While electrical reanimation of the paralyzed larynx appears promising, the more natural approach to treatment would be to manipulate the process of nerve regeneration and muscle reinnervation. Since Horseley's original report of successful restoration of vocal fold mobility following RLN anastomosis , many investigators have attempted to reinnervate the paralyzed larynx using a variety of approaches in both animal experiments and limited clinical trials. Despite early favorable reports, the present consensus is that end-to-end RLN anastomosis results in crossed innervation of abductor and adductor muscles [15,17, 25, 37]. Attempts to prevent synkinesis have looked to extrinsic sources for reinnervation of the larynx.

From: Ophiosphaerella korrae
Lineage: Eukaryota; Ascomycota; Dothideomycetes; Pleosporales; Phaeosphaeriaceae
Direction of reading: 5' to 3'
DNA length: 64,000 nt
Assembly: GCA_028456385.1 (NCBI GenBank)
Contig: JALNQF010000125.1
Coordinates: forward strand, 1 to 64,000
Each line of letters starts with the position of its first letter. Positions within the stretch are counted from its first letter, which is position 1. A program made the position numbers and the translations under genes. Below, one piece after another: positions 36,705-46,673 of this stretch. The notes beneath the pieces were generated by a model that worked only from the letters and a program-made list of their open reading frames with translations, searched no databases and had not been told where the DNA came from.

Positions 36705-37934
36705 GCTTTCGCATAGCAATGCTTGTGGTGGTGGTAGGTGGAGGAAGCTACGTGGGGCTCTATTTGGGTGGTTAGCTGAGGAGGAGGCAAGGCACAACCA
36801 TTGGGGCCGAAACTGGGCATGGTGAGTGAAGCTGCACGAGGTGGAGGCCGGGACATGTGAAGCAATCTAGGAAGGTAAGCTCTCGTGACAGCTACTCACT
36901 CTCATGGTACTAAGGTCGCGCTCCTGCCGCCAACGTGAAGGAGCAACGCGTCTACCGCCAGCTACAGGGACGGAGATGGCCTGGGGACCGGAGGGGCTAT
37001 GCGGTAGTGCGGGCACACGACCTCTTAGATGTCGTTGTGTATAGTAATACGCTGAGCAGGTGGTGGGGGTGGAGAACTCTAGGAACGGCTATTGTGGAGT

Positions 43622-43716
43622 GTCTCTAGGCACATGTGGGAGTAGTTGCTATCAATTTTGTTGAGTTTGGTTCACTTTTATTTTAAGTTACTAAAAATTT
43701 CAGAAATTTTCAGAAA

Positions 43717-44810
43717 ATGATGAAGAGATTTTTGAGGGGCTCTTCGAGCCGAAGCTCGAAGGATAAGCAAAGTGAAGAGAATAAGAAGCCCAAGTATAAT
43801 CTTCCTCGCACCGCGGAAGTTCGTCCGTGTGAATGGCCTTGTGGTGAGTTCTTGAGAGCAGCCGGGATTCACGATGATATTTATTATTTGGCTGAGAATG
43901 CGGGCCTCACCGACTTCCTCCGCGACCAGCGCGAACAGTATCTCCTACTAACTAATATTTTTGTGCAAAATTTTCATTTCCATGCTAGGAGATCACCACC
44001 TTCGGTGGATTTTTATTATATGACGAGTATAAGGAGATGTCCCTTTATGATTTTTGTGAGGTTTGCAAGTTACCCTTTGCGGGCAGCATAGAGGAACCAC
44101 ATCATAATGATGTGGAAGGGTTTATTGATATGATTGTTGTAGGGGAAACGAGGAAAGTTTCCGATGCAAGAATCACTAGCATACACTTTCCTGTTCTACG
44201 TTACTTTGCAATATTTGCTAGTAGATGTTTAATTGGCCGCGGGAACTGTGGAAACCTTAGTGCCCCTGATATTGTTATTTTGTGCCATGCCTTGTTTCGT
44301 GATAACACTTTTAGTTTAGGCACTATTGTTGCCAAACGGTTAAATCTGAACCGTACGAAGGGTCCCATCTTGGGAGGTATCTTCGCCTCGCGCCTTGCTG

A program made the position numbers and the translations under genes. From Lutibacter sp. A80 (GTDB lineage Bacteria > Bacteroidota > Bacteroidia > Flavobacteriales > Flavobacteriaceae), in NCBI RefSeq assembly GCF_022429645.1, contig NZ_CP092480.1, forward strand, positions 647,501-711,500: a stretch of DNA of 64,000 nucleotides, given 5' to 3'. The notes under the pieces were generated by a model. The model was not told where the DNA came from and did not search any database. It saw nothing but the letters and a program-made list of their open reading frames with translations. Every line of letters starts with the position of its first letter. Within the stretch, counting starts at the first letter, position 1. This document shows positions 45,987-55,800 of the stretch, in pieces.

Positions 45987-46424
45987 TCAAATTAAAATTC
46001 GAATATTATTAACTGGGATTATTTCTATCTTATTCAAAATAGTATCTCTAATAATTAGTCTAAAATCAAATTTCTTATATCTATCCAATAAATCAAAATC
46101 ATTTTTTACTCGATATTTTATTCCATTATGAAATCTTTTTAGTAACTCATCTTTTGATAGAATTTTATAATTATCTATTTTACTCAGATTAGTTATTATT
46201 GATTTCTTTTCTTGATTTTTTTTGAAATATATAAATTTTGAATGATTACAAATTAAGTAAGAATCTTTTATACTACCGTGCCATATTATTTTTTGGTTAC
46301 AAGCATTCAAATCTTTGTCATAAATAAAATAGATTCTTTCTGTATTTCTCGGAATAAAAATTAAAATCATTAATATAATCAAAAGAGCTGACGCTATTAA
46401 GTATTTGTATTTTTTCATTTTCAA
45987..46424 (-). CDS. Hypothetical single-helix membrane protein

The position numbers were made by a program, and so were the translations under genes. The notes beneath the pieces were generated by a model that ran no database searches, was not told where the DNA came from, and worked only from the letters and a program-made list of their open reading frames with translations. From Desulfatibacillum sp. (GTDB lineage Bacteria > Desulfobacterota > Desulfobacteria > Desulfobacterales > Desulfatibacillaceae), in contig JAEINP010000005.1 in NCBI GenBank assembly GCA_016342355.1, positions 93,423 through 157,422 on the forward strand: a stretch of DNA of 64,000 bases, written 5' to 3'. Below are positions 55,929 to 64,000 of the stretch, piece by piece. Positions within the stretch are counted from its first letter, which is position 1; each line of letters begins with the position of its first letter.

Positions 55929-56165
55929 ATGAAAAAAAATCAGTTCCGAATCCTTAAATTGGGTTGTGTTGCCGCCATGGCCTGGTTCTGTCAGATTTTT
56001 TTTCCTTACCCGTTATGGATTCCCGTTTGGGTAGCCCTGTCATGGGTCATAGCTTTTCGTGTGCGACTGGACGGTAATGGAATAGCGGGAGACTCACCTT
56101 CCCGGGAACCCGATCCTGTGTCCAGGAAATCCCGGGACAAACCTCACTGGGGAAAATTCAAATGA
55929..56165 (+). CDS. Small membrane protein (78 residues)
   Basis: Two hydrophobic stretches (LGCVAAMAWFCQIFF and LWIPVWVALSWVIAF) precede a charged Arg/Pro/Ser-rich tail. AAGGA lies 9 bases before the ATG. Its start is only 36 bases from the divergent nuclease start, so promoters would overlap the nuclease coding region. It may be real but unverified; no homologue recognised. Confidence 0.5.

With respect to bilateral paralysis, phrenic nerve to RLN anastomosis has been performed to restore abduction, but with poor results . Other approaches have focused on reinnervation of individual muscles. Tucker transposed a nerve-muscle pedicle, composed of a branch of the ansa hypoglossi and a pedicle of the omohyoid muscle, into the denervated PCA of dogs and humans, and reported return of vocal fold abduction [42-44]; however, failure of reinnervation with this procedure has been observed histochemically and electromyographi-cally [37, 45]. Furthermore, other investigators have been unable to replicate good return of abduction. In animal experiments and limited clinical trials, Crumley et al. attempted to rein-nervate the PCA by grafting the phrenic nerve to the abductor branch of the RLN and cutting the adductor branch . Although this approach remains experimental, fair results were obtained in his study.